One New York Jets coach could be a rising star

New York Jets, Hines Ward

A rising star on the coaching staff for the New York Jets:

Let me take you back to 2006. The Pittsburgh Steelers played the Seattle Seahawks for the Lombardi Trophy. The MVP recipient in that win, the epitome of what it meant to be a Steeler, and the legendary receiver Hines Ward, was a key piece in that Super Bowl run and the victory.

He was clutch and displayed leadership on and off the field. Now, Hines Ward is on a different sideline. At 44, Hines Ward has traded his Yellow and Black for Green and White, and as he enters his second season coaching, the Super Bowl champion has already been labeled a rising star.

Hines Ward’s Impact

Hines Ward was brought in as an offensive assistant, but his role was more than that. Ward worked with many of the receivers on the team but was also named a key player in the development of Robby Anderson’s route tree this past season. When the Jets beat the Steelers in Week 16, the Jets’ celebration centered around Hines Ward.

The team rallied around Hines and his impact was apparent at that moment. As Joe Douglas has preached building, “One of the best cultures in sports,” Hines Ward is a culture changer. Coming from a winning organization, Ward is the guy these players can look to for advice on how to get to a championship-caliber level. Changing a culture from losing to winning isn’t easy, but having guys like Ward around can make the transition much more feasible.

Hines Ward is Gaining Notoriety

As I just hit on, Ward can play a part in being a culture changer, he’s a leader and an educated offensive mind. This offseason, despite limited experience coaching, he was reportedly considered for several WR Coach opportunities.

Ultimately, Hines Ward has remained with the Jets, but if execs have taken note of what he did in year one, his reputation as a coach will only begin to preside his reputation on the field. Ward will only continue to grow into his role and excel. With more opportunities likely in his future, don’t be surprised to see the former NFL super-star receive a promotion within the organization or elsewhere in the next year or so. The Jets should take note of his talent and groom him. Who knows, the former talent on the field could end up being even better off it.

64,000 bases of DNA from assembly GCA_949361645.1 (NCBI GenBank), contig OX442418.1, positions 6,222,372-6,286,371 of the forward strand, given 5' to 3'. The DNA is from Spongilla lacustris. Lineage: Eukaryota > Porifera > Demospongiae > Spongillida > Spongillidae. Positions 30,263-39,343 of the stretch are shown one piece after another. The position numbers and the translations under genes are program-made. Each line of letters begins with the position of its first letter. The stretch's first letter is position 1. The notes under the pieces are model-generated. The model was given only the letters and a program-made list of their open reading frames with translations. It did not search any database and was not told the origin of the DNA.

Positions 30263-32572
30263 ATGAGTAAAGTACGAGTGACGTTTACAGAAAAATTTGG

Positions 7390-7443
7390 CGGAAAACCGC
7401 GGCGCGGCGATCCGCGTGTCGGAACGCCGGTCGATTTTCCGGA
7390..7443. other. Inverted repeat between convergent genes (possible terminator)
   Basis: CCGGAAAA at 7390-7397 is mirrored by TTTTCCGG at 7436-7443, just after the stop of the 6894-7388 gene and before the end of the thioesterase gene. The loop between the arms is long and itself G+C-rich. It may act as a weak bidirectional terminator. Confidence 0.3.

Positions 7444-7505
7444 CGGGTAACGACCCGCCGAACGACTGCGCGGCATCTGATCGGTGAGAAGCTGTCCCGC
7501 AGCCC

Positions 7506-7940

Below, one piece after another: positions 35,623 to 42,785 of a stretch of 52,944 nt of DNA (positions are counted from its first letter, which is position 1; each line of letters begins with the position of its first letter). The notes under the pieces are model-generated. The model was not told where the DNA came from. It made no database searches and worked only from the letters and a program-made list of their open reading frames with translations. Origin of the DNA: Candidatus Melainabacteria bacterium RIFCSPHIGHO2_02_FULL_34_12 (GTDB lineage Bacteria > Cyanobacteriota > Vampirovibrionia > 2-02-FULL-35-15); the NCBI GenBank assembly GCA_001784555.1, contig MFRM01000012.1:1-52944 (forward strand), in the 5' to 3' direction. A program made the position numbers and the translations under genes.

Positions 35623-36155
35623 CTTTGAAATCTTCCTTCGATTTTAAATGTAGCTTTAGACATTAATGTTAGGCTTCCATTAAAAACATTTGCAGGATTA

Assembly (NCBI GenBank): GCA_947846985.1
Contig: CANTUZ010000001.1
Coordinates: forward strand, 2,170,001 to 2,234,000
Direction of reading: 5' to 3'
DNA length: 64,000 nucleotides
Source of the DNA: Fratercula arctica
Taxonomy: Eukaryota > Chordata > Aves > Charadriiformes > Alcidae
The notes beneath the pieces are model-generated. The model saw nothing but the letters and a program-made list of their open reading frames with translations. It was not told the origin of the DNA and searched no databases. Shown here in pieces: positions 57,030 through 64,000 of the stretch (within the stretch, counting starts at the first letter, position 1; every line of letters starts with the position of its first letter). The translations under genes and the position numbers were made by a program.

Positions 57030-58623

New York Jets: UDFA Breakdowns, Lawerence Cager

New York Jets, C.J. Mosley

Over the coming weeks, I plan to breakdown the little known additions to the New York Jets, the UDFAs. The Jets added a couple of new players with varying levels of potential and talent at a few positions of need. The Jets have had UDFAs turn into key contributors in previous years like Robby Anderson, Damon Harrison, and even the legend, Wayne Cherbert. The first UDFA breakdown is Lawerence Cager, WR, Georgia.


Lawerence Cager is a very unique player with his build. Similar to Quincy Enunwa, Cager is a speed threat with the body of a tight end. He’s dynamic with the ball in his hands and can be a good fit in quick throw and bubble screen packages that Adam Gase likes to run. Cager has got a lot of heart, if you look at his track record, Cager has been a leader and willed his way onto the field despite injuries in the past. Lawerence Cager has the physical and mental makeup to be a contributor at the next level. With good coaching, his talent could be harnessed into a formidable outside option or a depth receiver.


Although I mentioned the dynamic aspect of Cager’s game, he also lacks a developed route tree. He’s got very good hands and he’s a crisp route runner, but at times he relies on his natural abilities to make up for lack of advancement in turns of his route tree. Natural ability may work in college, but at the next level, it won’t be as easy. Cager needs to develop more in that aspect. Cager also has a talented outside threat opposite him in George Pickens. That drew a lot of guys towards Pickens and freed Cager up more. This gave Cager more capability to succeed against lower-level corners. That’s a minor note that could be something to watch though. Lastly, injuries may have been something Cager could overcome at times, but he still missed the end of last season with a serious ankle injury. It may not be that much of an issue on the surface, but deeper damage could’ve hurt the dynamic aspect of his game and slowed him down a bit. That will remain to be seen.

Overall Outlook

Lawerence Cager was a worthwhile flyer in a free agency. There are definitely good reasons for Cager to not get drafted. The concerns in his game and injuries are justified. Ultimately, Cager is not going to be counted on to contribute right away. If Cager wins a spot on the roster, Hines Ward will likely be a key guy to watch in his development. If Ward sees potential in Cager or any other young receivers, his eye will be trusted. Cager could be a Quincy Enunwa prototype at best, but at worst this was just a camp body.